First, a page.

Under the direction of the UF/IFAS Dean of Research and the Director of the Florida Agricultural Experiment Station (FAES), the Germplasm Office supports UF/IFAS plant breeders in evaluating and releasing new plant cultivars developed at UF.
The FAES, created in 1887 by the Hatch Act to complement the Morrill Act supporting the land-grant universities, has led UF/IFAS’s ongoing research efforts to provide the knowledge base to sustain and advance agricultural development in Florida, the region, and beyond.
UF/IFAS plant breeders create plant varieties and germplasm with new and superior characteristics. In certain instances, subsequent field evaluations are conducted by industry cooperators under trial agreements to assess traits, such as yield, quality, disease resistance, environmental adaptability, and time to maturity.
A materials transfer agreement (MTA) is the most common trial agreement, and occasionally, collaborative research agreements or sponsored research agreements are also used. Our office participates in developing and processing various trial agreements with the primary responsibility of negotiating and managing MTAs.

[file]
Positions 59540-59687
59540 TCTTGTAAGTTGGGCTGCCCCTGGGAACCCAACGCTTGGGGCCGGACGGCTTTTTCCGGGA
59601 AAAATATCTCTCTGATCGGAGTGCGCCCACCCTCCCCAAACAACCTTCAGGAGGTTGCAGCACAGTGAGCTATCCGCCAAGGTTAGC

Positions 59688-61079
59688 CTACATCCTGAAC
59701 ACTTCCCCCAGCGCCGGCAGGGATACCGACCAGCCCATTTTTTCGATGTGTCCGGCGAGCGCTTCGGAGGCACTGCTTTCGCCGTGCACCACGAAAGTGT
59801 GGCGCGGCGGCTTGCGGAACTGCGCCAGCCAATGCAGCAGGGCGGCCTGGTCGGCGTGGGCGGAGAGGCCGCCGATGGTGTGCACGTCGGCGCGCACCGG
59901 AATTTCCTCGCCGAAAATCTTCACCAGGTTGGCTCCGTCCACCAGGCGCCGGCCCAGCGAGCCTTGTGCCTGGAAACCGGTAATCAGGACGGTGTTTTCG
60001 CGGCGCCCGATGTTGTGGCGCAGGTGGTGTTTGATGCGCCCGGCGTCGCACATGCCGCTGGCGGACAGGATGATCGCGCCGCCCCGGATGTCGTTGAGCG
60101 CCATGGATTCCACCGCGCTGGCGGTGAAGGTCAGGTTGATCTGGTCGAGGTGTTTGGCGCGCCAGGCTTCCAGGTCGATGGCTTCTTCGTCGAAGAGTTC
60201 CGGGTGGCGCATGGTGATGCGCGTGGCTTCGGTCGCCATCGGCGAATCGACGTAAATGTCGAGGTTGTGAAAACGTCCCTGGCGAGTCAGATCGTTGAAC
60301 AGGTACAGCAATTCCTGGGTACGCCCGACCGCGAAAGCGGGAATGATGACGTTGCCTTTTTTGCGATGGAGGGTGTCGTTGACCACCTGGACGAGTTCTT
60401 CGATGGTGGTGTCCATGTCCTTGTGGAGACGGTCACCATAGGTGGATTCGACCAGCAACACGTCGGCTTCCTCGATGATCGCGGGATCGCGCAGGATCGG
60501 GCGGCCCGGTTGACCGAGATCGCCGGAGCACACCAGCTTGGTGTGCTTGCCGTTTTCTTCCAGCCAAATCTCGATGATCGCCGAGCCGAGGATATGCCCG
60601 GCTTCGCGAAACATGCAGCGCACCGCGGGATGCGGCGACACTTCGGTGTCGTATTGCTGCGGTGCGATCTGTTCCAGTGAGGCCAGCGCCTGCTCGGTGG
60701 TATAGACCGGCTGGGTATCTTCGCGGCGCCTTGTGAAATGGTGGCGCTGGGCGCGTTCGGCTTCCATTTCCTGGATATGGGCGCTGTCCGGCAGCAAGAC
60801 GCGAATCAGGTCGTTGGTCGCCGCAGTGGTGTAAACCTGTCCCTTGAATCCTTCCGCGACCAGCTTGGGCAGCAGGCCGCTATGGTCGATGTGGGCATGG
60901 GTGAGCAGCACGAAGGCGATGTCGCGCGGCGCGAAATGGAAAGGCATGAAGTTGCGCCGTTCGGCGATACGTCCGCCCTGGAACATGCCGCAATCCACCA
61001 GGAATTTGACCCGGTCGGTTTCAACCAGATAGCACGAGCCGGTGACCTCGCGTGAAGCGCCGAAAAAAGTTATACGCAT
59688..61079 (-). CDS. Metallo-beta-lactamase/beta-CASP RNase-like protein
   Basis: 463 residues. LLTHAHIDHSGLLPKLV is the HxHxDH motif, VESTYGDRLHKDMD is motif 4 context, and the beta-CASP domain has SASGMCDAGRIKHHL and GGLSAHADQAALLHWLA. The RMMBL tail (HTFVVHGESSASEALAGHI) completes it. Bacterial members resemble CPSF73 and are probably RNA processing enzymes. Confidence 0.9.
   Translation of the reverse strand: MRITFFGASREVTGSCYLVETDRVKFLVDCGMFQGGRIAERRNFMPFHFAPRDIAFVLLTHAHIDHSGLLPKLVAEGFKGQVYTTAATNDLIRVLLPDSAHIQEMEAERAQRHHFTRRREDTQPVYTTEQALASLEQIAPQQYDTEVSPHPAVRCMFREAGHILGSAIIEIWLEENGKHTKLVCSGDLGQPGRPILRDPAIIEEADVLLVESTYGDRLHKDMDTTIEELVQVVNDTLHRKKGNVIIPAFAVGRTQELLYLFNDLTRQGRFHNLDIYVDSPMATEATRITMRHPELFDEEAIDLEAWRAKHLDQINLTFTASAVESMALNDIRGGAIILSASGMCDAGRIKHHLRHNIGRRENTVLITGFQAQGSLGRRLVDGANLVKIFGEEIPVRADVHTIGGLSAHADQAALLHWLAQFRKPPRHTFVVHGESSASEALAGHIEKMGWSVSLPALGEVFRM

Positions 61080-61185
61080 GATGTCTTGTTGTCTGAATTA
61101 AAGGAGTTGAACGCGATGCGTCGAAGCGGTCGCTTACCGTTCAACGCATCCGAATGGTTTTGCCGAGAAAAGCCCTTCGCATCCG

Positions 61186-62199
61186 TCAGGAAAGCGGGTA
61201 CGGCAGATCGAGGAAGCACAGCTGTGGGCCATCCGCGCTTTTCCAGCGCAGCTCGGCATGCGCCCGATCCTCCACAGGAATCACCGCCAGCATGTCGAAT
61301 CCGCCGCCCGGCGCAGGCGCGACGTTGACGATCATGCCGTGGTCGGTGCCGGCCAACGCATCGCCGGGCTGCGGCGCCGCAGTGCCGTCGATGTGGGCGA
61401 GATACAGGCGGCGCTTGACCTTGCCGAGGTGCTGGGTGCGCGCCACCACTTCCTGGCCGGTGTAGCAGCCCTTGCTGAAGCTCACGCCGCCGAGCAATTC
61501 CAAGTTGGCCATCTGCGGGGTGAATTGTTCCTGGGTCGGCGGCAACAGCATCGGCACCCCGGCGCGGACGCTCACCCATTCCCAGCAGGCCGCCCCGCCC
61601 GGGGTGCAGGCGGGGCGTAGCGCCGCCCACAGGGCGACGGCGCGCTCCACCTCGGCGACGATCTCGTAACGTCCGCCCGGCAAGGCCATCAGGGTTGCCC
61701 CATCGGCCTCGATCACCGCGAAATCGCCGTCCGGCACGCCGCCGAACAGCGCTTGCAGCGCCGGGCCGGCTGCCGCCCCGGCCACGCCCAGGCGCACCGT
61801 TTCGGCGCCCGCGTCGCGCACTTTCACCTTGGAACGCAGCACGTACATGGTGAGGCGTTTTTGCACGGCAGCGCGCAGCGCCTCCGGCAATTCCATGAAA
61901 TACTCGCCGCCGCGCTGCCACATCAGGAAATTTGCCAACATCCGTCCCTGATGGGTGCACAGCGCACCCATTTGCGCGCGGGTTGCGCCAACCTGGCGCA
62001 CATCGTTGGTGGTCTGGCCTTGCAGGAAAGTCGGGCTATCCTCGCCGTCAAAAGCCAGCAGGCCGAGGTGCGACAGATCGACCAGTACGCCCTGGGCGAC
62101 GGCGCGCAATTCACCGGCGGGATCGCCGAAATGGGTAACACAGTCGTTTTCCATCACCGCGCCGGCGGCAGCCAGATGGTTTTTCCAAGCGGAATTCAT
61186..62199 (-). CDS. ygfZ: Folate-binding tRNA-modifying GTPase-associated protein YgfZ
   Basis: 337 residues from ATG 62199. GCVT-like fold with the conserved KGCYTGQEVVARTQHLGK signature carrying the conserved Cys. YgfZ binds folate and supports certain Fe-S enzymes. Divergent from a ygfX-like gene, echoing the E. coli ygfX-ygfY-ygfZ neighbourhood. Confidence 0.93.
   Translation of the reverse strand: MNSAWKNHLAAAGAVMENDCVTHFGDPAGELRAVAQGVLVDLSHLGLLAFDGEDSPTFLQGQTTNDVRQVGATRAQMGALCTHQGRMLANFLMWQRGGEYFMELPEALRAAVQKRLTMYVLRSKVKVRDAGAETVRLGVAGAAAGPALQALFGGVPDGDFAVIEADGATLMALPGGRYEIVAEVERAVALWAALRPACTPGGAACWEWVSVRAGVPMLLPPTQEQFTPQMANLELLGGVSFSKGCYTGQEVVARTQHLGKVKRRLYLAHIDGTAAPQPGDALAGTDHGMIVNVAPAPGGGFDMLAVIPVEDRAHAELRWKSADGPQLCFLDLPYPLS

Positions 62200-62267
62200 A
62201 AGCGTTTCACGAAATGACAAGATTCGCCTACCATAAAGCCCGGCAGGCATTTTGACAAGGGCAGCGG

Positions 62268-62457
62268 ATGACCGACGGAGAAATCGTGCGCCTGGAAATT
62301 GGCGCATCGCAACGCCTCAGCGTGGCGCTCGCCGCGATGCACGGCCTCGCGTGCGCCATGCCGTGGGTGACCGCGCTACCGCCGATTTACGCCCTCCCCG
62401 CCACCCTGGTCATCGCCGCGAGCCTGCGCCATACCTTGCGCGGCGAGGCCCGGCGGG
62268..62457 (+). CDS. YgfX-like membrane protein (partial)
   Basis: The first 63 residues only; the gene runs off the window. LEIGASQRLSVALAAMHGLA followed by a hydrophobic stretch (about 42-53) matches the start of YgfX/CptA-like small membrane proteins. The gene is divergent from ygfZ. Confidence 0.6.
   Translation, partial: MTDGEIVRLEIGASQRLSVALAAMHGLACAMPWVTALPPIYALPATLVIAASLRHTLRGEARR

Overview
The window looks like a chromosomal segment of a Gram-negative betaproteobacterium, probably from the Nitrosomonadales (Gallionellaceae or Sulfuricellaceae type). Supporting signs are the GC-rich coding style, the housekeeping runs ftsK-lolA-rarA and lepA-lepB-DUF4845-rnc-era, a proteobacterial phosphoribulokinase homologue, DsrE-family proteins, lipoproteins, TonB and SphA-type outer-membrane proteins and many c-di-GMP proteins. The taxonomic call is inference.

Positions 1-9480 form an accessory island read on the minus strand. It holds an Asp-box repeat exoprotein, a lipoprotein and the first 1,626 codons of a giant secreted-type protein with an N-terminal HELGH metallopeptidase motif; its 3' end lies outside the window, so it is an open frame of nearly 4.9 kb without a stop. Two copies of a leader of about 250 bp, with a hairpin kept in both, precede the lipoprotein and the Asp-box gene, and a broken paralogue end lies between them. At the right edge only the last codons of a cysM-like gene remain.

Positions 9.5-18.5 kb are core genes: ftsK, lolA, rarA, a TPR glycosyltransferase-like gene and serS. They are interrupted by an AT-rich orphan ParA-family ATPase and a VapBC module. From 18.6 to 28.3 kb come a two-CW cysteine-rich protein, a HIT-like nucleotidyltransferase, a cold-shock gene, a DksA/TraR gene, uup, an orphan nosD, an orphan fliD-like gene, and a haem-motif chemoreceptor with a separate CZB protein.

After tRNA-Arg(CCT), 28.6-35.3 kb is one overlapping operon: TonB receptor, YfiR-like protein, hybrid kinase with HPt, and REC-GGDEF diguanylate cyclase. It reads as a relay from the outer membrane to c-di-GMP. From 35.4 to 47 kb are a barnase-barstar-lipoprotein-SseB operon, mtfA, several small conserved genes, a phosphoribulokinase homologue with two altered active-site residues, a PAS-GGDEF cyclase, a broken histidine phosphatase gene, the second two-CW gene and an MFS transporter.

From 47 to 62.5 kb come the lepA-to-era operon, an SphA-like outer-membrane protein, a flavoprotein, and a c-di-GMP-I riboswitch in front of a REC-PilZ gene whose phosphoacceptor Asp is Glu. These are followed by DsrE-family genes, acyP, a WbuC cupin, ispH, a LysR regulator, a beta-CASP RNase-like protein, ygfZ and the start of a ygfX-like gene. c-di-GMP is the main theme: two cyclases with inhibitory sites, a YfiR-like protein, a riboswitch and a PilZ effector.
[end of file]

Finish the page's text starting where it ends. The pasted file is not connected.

When a plant line shows potential to make a significant contribution, the breeder may submit the line for release consideration. Under UF/IFAS policy, plant candidates for release must first be submitted to a departmental cultivar release advisory committee (CRAC), which conducts a rigorous scientific review of the proposed line.
If the CRAC recommends the line for release, it is then submitted for consideration to the UF/IFAS cultivar release committee (CRC), which consists of nine voting members. The CRC submits its recommendation to the FAES Director, who has final responsibility for granting approval for release. The germplasm office works to ensure proper documentation and reviews are completed before a plant line is presented for release approval. New plant cultivars may be publicly released or assigned to Florida Foundation Seed Producers, Inc. (FFSP), for intellectual property protection and commercialization.
Currently, more than 20 UF/IFAS researchers are actively engaged in breeding more than 30 different crops. Departmental CRACs are organized as needed, and the UF/IFAS CRC meets quarterly.
Over the past 10 years, UF/IFAS has released an average of 30 cultivars annually. Our collaboration with public organizations and Florida’s agricultural industries has been strong, manifested by steadily growing demand in MTA requests—reaching 100 in 2012.
Our office works together with FFSP, UF’s Office of Technology Licensing, UF’s Office of General Counsel and UF’s Division of Sponsored Research to promote and facilitate germplasm research and release new cultivars to aid global food security and better human lives.